The organization is looking to bridge the gap in STEAM education for Black girls.
Fact checked by Sarah Scott
Representation matters. And diversity and representation in the workplace continue to be important for young Black girls and gender-nonconforming youth especially when it comes to jobs in technology-related fields.
Despite the exciting advancements in the STEAM (Science, Technology, Engineering, Arts, and Mathematics) field, it's disheartening to note the persistent underrepresentation of black girls and gender-nonconforming youth of color. While the tech world thrives on innovation, diversity is not always reflected in its workforce.
According to a report from the National Center for Women & Information Technology (NCWIT), only 3% of computing-related occupations are held by Black women. This lack of representation not only limits the diversity of thought and perspective but also deprives the STEAM community of the unique talents and creativity that black girls can bring to the table.
Encouragingly, organizations like Black Girls Code and Girls Who Code are working to bridge this gap, providing opportunities, resources, and mentorship to empower young black girls to explore and excel in STEAM fields.
“Technology and AI are not the future. They are impacting the now,” says Cristina Jones, the CEO of Black Girls Code. “Black girls are the most underrepresented in tech. There are only 15% women of color with Bachelor's degrees in these fields with Black women making up only 3%. It is imperative that we get them in the room.”
Founded in 2011, Black Girls Code has been dedicated to placing one million girls of color in tech by 2040. The organization ignites interest, activates potential, and nurtures careers in tech for girls and women of color ages 7-25. They partner with schools, local organizations, and volunteers to get participants the resources they need to thrive. For more than a decade, Black Girls Code has provided Black girls, girls of color, and gender nonconforming youth with computer programming education to nurture their careers in STEAM.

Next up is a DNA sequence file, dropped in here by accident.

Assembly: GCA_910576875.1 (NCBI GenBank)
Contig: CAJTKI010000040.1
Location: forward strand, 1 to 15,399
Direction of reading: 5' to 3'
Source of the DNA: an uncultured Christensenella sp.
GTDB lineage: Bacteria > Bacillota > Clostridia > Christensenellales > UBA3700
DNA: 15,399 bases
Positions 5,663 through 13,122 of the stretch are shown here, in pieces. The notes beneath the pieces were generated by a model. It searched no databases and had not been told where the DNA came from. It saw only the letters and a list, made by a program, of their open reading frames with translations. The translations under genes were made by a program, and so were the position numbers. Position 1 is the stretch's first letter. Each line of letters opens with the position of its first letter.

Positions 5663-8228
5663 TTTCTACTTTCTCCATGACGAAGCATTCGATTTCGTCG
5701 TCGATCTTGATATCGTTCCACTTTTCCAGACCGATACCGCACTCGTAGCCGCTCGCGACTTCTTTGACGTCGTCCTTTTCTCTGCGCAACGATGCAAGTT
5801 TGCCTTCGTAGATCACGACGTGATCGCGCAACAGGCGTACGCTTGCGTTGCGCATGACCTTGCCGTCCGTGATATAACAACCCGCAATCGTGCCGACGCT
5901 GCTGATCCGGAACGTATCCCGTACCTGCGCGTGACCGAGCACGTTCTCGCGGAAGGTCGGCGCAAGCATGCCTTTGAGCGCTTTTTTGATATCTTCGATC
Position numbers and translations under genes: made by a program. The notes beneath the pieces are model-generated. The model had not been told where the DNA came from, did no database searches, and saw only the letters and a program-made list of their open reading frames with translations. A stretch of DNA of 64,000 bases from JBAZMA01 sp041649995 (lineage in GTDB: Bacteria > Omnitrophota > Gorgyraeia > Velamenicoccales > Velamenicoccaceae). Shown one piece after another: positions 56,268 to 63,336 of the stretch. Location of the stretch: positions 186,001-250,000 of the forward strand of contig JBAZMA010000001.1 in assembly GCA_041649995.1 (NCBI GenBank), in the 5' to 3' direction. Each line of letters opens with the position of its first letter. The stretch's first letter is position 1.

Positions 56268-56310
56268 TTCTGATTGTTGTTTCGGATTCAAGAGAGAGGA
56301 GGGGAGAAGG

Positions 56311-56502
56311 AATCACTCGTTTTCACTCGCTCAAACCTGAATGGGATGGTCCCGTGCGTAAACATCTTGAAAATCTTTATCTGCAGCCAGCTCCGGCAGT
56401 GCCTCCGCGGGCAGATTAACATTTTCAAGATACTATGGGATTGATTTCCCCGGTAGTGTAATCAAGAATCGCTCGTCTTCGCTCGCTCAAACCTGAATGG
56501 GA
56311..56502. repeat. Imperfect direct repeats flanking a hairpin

For Black Girls Code, their new Build a Beat Challenge is just the beginning. Running through December 31, 2023, “Build a Beat Challenge with Ciara” invites young coders to join Infosys Foundation USA's Pathfinders Online Institute to access engaging video tutorials, designed and developed by Black Girls Code, to guide students on their coding journey. Using these newly acquired skills, participants will craft their unique songs and remixes, blending their creativity with sounds from artists like Ciara, Alicia Keys, Common, Pharrell, and more.
The winners will be selected by a panel of celebrity judges including Hip Hop pioneer MC Lyte, music producer and entrepreneur Craig King, TikTok sensation The BoykinZ, GRAMMY Award-winning artist and producer Bosko Kante, Rock the Bells President James Cuthbert, and more. They'll have the opportunity to meet global superstar Ciara during a live video call, as well as receive up to $10,000 in tech prizes.
According to the Science and Engineering Indicators Program of the National Center for Science and Engineering Statistics (NCSES), as of the early 2020s, black women were still underrepresented in STEM occupations. Only about 12% of employed black women held STEM jobs, showcasing the need for increased diversity in these fields. The journey often continues after college. Studies indicate that while black women earn a significant number of bachelor's degrees in STEM disciplines, their representation diminishes in advanced degrees and the professional workforce.
“I’ve been a software engineer for over a decade and I’m always the only black woman on any team I’ve been in. Even right now in 2023, I’m in a graduate program and I’m the only black woman in the class. So black women being underrepresented is an understatement” says Roodlyne Mason who is a mom, blogger, and software engineer. “Programs like Black Girls Code that are geared specifically toward Black girls are invaluable because our community has a lot of catching up to do. It’s all hands on deck now and programs like Black Girls Code are needed more than ever.”
While the Build A Beat Challenge is geared towards girls 13-18, Black Girls Code works with girls as young as seven, and through age 25.
“I want to make sure that our girls don't miss this next wave of opportunity. It’s not about tomorrow, it’s today,” says Jones.
For more Parents news, make sure to sign up for our newsletter!
Read the original article on Parents.